Really, JCPS, Please Get It Together

With 410 new applications, the window closed Friday for the new EMT recruit class with Louisville Metro EMS. [WDRB]

Mayor Greg Fischer is ready to start a public conversation on Louisville banning electronic cigarettes and hookah five months after he first raised the idea. [C-J/AKN]

WARNING! RIDICULOUS AUTOPLAY VIDEO! How much hype can the local teevee folks give this guy? The President of the local Fraternal Order of Police is asking LMPD Chief Steve Conrad to hold off on his plans to reorganize LMPD, at least until November. [WHAS11]

A judge has upheld a state ethics code violation against a woman linked with former state Agriculture Commissioner Richie Farmer. [H-L]

A non-profit trade group that leads Kentucky’s bourbon and distilled spirits industry is expanding. The Kentucky Distillers’ Association said Monday that the Bardstown Bourbon Company is its newest member. [WLKY]

Republican vice presidential candidate Mike Pence on Thursday said Americans should refrain from speaking about racial bias within law enforcement immediately after police shootings to help bring unity to communities like Charlotte, North Carolina, where violent protests raged this week over the police shooting of a black man. [HuffPo]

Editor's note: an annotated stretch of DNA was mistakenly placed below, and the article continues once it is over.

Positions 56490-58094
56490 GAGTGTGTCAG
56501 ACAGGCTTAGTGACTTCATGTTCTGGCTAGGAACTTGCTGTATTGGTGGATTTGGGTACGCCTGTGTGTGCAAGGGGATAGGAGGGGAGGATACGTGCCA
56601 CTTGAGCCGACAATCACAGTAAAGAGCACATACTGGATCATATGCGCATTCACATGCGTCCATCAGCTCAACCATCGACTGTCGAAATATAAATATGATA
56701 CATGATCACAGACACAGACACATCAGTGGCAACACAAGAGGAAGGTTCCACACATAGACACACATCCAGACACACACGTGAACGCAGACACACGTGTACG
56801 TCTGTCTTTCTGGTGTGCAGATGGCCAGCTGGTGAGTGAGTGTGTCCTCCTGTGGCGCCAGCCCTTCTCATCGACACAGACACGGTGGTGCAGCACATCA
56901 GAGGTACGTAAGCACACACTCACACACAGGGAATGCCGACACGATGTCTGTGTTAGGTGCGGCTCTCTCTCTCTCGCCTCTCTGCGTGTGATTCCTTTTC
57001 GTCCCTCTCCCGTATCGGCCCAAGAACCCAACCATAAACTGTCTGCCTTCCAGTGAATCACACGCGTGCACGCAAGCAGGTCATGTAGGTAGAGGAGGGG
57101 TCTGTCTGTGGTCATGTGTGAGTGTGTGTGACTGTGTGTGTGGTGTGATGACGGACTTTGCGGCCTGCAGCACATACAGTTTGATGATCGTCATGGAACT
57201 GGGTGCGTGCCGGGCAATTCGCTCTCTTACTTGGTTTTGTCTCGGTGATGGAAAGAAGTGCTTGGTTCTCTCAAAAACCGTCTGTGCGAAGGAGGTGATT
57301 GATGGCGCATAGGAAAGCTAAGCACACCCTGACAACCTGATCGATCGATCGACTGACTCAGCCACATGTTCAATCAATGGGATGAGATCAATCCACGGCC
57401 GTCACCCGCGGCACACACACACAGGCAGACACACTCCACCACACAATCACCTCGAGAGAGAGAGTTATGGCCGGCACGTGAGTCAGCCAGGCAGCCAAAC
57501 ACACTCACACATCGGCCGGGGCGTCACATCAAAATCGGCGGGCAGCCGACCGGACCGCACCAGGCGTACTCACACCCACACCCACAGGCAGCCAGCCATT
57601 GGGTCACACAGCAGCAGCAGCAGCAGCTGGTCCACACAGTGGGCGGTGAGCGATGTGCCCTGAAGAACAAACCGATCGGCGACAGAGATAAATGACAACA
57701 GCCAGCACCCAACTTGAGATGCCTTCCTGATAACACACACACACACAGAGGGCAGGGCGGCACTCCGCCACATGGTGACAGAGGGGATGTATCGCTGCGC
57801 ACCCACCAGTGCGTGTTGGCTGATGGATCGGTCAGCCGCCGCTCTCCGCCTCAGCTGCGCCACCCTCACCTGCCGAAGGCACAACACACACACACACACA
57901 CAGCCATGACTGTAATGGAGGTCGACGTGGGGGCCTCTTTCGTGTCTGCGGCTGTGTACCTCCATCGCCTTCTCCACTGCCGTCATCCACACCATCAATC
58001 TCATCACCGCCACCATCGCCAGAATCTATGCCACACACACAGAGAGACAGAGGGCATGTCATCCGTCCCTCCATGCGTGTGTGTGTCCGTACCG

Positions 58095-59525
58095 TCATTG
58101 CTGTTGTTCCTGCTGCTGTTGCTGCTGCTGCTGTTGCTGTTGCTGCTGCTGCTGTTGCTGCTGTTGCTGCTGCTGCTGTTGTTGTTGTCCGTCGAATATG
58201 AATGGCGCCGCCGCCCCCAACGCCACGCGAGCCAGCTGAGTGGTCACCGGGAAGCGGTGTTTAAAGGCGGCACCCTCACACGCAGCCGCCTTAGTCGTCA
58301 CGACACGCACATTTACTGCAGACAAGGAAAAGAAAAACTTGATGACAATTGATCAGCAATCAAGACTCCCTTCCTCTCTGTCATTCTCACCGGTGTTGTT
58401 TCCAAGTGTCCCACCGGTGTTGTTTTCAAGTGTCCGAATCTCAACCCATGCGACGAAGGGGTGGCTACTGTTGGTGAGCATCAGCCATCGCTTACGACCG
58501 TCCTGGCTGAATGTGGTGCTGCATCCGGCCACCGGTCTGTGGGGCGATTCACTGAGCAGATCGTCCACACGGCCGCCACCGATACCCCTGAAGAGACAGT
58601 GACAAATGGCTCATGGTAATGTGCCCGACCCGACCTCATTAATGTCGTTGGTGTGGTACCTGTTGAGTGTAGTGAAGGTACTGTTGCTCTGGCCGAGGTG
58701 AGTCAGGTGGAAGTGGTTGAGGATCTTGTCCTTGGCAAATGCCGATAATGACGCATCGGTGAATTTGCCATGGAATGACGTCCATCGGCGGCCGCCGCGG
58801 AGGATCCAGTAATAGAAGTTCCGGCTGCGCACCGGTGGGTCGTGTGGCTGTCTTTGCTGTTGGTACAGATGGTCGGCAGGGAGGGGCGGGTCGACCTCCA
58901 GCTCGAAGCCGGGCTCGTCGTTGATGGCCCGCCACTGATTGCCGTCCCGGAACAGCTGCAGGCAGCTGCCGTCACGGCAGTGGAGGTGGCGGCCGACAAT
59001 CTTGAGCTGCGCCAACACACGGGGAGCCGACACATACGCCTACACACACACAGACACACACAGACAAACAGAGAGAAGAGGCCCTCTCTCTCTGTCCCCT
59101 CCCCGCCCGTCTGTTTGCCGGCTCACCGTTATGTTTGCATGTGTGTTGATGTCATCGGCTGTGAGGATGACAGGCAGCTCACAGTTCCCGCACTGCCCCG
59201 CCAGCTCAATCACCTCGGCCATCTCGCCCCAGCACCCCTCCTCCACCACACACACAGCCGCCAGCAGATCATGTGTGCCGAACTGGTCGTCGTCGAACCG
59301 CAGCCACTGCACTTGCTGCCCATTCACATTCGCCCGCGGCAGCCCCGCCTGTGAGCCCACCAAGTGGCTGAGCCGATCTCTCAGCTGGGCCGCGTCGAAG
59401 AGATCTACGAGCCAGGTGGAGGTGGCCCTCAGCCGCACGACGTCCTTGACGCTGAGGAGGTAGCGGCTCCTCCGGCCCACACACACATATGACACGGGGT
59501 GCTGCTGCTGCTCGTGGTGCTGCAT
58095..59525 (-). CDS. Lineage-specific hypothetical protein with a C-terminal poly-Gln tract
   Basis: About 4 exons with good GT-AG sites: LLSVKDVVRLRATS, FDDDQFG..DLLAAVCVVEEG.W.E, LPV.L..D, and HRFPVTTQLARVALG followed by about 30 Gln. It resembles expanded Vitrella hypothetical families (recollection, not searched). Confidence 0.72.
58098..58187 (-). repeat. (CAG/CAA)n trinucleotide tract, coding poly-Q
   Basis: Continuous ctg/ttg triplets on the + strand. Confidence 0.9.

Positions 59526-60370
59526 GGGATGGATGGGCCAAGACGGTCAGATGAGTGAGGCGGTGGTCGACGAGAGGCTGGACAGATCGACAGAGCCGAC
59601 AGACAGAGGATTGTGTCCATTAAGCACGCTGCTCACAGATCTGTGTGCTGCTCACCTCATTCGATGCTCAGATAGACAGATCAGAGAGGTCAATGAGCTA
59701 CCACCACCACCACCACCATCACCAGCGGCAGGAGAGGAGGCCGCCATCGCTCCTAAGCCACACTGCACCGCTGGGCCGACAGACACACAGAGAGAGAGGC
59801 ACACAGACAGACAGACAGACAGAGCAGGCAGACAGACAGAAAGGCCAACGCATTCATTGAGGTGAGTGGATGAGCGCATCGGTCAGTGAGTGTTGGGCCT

WARNING! RIDICULOUS AUTOPLAY VIDEO! A Jefferson County Public School teacher was fired for a consistent pattern of using physical restraint to manage her classroom. The termination letter addressed to Jodi Anderson, lists 21 charges that support the termination and dates back to 2006 at Layne Elementary School. [WAVE3]

Our team that’s been travelling across the northern US hearing from voters is now at the halfway stage – crossing the states of North Dakota and Montana. There, our North America correspondent, Aleem Maqbool has been looking at the thorny issues surrounding the oil industry and climate change, in a place that’s directly affected by both. [BBC]

Louisville has been chosen for a federal pilot program aimed at attacking the city’s heroin and prescription opioid problem. [WFPL]

Ruling on a lawsuit filed by a state’s Democratic attorney general against its Republican governor, the Kentucky Supreme Court says Gov. Matt Bevin doesn’t have the authority to unilaterally slice money out of a state university’s budget. [NPR]

Major League Baseball has a new sponsor for its 2016 World Series: Evan Williams bourbon. [Business First]

Opposing groups of a New Albany-Floyd County Consolidated School Corp. referendum say they’re missing political signs throughout the county, and neither group seems to know where they went. [News & Tribune]

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Guns, Silly Condos, Stabbings, FOP Meltdowns And Awful Indiana Things

In case you missed in earlier this week… A freshman at Atherton High School was arrested Tuesday after bringing a loaded .380 handgun to the school. [WDRB]